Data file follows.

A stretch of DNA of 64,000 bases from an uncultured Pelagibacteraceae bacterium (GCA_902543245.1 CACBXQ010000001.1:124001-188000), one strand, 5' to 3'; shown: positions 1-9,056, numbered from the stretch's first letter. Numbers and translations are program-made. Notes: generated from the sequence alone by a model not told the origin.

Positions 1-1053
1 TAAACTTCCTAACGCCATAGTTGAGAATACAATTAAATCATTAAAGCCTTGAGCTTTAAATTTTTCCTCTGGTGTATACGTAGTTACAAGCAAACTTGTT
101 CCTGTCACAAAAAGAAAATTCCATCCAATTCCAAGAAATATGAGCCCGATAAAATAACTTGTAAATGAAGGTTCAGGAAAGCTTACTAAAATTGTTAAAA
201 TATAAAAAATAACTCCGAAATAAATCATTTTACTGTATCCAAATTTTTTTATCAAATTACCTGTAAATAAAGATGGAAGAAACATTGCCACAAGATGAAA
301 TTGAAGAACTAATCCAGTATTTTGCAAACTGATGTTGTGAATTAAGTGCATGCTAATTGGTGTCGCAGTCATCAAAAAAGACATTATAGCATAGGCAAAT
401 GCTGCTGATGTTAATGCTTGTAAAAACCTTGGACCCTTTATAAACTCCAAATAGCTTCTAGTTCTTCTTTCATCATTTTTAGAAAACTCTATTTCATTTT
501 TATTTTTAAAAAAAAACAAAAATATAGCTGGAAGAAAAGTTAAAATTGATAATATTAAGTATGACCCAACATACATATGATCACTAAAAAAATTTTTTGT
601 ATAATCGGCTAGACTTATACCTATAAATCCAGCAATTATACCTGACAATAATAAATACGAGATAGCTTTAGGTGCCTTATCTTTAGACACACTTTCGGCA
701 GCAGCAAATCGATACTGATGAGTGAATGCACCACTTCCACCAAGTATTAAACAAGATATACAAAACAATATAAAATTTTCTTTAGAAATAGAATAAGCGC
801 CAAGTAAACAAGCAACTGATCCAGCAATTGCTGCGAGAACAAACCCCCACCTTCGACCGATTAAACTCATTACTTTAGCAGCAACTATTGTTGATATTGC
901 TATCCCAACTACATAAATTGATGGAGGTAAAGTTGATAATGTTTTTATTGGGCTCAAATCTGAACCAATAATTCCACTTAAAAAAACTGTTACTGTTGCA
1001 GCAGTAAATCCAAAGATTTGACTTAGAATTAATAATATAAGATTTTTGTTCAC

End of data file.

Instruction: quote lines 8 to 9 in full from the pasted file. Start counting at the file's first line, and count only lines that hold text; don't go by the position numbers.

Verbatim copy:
501 TATTTTTAAAAAAAAACAAAAATATAGCTGGAAGAAAAGTTAAAATTGATAATATTAAGTATGACCCAACATACATATGATCACTAAAAAAATTTTTTGT
601 ATAATCGGCTAGACTTATACCTATAAATCCAGCAATTATACCTGACAATAATAAATACGAGATAGCTTTAGGTGCCTTATCTTTAGACACACTTTCGGCA